First off, let me explain what matte painting is. It is primarily used in film production when a scene calls for background or a set that is either impossible or too expensive to film. It's been around for over 100 years, and in the digital age entails using photographs as a part of the painting process to create scenery and backgrounds.
Ever seen Lord of the Rings? Even seen any of the Star Wars films? What about Avatar? Watched a television show in the last 5 years? Hell, have you seen a romantic comedy anytime recently? Then chances are you've seen a matte painting in action. In fact, 90% of the movies you see today, whether you realize it or not, employ some form of matte painting, or what's called "set extension," to provide the illusion of something that isn't there, replace elements in a scene with something else, or add more depth or interest to a shot.
In fact, before we continue, let me provide you with some examples of matte painting, so you can see it's legitimate uses before I decide to get in the argument that some people seem to have against it being ethical, or a real form of art.
Number one, check out Dylan Cole's work, one of the most renowned matte painters in the industry. You can view his website and work here and his demo reel on Youtube here to see the shots in action. Also, here are some thumbnails of matte paintings right here on deviantART.
Now, let me get into the arguments I've seen over the past day. People are trying to claim that this technique is cheating, and cheapens the art. They try to claim that an artist isn't respectable or talented if they have to or choose to incorporate photo elements into their work. As a professional artist that has worked on both film and still matte paintings, I take exception to this.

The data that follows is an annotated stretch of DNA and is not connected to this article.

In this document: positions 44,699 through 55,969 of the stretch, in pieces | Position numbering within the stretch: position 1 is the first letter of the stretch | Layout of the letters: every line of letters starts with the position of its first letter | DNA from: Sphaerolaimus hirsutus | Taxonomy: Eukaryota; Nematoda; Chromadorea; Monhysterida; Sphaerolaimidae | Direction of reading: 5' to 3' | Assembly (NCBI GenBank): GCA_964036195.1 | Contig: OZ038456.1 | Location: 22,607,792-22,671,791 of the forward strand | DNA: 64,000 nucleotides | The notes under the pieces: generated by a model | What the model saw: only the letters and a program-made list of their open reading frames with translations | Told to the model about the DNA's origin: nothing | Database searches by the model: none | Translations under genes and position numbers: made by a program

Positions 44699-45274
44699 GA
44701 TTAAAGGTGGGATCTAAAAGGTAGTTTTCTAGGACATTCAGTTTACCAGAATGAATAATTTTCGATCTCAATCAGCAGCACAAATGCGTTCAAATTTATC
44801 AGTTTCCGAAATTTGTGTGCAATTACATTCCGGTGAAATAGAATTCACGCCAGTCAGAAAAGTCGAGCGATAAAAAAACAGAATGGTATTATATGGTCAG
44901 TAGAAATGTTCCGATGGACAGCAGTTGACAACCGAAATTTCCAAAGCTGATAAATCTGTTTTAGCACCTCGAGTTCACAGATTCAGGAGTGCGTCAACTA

There are plenty of reasons for matte painting. One of them comes down to how quickly these things need to be done for film production. Turn around can be everything from a couple weeks to a couple of hours, and the scene has to be 100% convincing. Can you paint a photo realistic landscape, or something with complex architecture with realistic lighting, given even 100 hours? Probably not. And that's the second part of the reason, realism. Who wants to watch a movie that looks real, except for the backgrounds?
Matte Painting as a Profession
Matte painting is it's own art form. It's not photo manipulation, and it's not straight up painting. It's a crossover of the two that takes a lot of knowledge and effort. Many times it also involves a lot of 3D work. So instead of comparing it to other things, accept it as it's own form of art. It's apples to oranges my friends, they both fall into the same category, but they're very, very different.
There's a multimillion dollar profession built around this concept. If you think this isn't art, and you think it's cheating, by all means, stop enjoying movies, because those are apparently cheating to provide you with entertainment.
Ethics of Matte Painting
No one is saying it's okay to use matte techniques and claim you painted it all. That's dishonest and wrong, sure. And no one is saying it's okay to use it as a crutch if you can't paint something, and decide to just use a photo instead.